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Story #Alumni#Student Story#Tourism and Leisure Management#Forschung

Science against all odds

Business graduates rarely end up in the science sector. David Bourdin is an exception and impresses with a highly committed research career.

Porträt von David Bourdin

David Bourdin impresses with a highly committed research career. © Photo credit: FHWien der WKW

Vienna-born David Bourdin was the first in his family to go to university and overcome “educational heredity” that is typical of Austria. After completing a bachelor’s degree in Tourism Management (now Tourism and Leisure Management) at IMC Krems, he went on to complete a master’s degree in Marketing & Strategy at the University of Warwick and a PhD in International Marketing at the University of Vienna. Today, in addition to his job as a scientist, he is a part-time lecturer at the transnational IMC location at the Tashkent State University of Economics, Uzbekistan.

What was the decisive factor that made you choose the bachelor’s degree programme Tourism Management at IMC Krems?

The excellent reputation of the degree programme and IMC Krems as a whole but also the strong international orientation were decisive. At the time, it was the only degree programme in Austria with these three features: a) entirely in English, b) an optional exchange semester and a compulsory internship abroad as well as c) two compulsory foreign languages from the first to the last semester. I chose Russian and Spanish.

What were the emotional highlights of the degree programme for you?

There are several. First, we were such an international cohort. Apart from the “incomings” every semester, some regular students in our cohort, for example from China, Thailand, the Bahamas, or Georgia, came to Austria specifically for the three-year bachelor’s programme. A highlight was the social life and camaraderie in our year and the friendships that developed. Hardly anyone in Krems has friends or family members at the beginning of their studies. This welds the first-year students together very strongly. Due to the manageable size of Krems, it is nice to run into fellow students again and again. This team spirit and the friendships that developed have lasted until today – eleven years after graduation.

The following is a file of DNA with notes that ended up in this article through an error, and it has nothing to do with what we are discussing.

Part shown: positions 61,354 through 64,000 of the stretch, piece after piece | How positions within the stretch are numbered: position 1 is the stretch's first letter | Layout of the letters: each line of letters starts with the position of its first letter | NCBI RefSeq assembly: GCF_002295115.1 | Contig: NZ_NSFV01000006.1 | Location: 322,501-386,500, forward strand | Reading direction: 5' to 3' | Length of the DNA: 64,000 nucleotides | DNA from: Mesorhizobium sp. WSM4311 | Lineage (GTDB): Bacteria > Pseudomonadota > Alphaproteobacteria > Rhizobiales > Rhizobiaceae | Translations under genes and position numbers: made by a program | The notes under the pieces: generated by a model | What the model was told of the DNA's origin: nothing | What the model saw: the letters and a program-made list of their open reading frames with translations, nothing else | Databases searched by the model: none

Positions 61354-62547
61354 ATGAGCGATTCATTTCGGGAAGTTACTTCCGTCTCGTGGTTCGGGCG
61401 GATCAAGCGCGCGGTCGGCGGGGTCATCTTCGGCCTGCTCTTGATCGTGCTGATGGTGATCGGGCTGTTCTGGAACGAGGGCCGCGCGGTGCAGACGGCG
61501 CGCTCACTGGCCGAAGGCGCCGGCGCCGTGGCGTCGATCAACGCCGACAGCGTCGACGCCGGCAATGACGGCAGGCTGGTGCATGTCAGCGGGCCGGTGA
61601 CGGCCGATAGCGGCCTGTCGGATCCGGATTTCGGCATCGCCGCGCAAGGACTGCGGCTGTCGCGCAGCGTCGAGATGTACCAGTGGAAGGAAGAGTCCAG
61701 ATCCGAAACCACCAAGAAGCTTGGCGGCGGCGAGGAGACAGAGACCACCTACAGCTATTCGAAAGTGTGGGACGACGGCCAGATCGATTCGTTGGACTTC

And what inspired you professionally?

My personal highlight was my Practical Training Semester (PTS) in Toronto, Canada. The job with a tour operator was fun and I had the opportunity to travel a lot and get to know the country. Canada became my favourite country as a result; and a few years later I did a 7,000km solo road trip through the country.

What did the education at IMC Krems do for your career?

The education at IMC Krems is generally at a very high level. It helped me a lot that we were taught a solid foundation in statistics in the bachelor’s programme. You can’t get around statistical methods in an academic career in my discipline. However, the master’s programme in the UK lacked statistical training. Without the bachelor’s programme in Krems, I would have had to start from scratch at the beginning of my PhD studies. So, I could fall back on my good basic knowledge from Krems.
Secondly, after graduation, the practical experience you gain through the internship at IMC Krems is highly valued by employers. Since the internship takes place abroad, you profit from intercultural enrichment in addition to the transfer of professional knowledge, especially through different approaches to challenging situations, in dealing with business partners or in internal corporate communication.
Last but not least, I also benefited very much from my Erasmus stay at Linnaeus University in Sweden, mainly from the different learning methods and models with critical reflection and structured argumentation in essays. But there are also cultural differences in the interaction between students and teachers. These experiences broaden horizons and improve cultural adaptability in later life.